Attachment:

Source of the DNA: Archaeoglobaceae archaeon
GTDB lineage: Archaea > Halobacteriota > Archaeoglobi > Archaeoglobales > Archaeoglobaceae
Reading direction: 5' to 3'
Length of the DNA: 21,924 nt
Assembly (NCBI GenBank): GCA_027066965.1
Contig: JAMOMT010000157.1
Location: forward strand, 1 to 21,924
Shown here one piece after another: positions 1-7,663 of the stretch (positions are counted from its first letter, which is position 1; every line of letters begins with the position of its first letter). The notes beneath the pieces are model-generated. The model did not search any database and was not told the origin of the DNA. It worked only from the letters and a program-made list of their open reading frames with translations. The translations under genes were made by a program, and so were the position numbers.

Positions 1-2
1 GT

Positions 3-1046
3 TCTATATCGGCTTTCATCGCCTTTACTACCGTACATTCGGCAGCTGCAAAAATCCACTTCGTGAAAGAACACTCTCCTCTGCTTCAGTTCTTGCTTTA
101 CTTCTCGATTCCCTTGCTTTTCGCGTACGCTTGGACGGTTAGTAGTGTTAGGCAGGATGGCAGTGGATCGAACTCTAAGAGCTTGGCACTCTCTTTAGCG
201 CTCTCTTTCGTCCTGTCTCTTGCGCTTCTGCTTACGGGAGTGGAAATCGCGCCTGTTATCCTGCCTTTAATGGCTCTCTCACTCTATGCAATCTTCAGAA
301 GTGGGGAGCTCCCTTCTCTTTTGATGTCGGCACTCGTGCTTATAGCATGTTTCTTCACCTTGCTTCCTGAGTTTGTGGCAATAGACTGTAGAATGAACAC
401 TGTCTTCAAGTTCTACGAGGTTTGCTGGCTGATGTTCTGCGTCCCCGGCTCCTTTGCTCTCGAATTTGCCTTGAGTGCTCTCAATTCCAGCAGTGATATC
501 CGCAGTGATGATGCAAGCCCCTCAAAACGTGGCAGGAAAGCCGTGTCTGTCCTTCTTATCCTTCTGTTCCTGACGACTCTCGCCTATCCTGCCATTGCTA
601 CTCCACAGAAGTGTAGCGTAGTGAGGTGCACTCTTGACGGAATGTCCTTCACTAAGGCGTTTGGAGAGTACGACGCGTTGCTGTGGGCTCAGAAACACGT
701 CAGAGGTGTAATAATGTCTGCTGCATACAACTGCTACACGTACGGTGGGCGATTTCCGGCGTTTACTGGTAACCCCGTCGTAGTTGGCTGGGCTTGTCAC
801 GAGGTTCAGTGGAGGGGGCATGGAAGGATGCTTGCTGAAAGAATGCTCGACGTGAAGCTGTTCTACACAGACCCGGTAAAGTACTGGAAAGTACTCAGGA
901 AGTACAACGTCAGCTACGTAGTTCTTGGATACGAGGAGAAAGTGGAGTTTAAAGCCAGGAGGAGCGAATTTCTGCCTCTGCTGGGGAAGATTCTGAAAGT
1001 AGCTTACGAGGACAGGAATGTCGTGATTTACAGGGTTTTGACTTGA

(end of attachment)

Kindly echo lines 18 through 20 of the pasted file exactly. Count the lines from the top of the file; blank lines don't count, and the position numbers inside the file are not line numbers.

601 CTCCACAGAAGTGTAGCGTAGTGAGGTGCACTCTTGACGGAATGTCCTTCACTAAGGCGTTTGGAGAGTACGACGCGTTGCTGTGGGCTCAGAAACACGT
701 CAGAGGTGTAATAATGTCTGCTGCATACAACTGCTACACGTACGGTGGGCGATTTCCGGCGTTTACTGGTAACCCCGTCGTAGTTGGCTGGGCTTGTCAC
801 GAGGTTCAGTGGAGGGGGCATGGAAGGATGCTTGCTGAAAGAATGCTCGACGTGAAGCTGTTCTACACAGACCCGGTAAAGTACTGGAAAGTACTCAGGA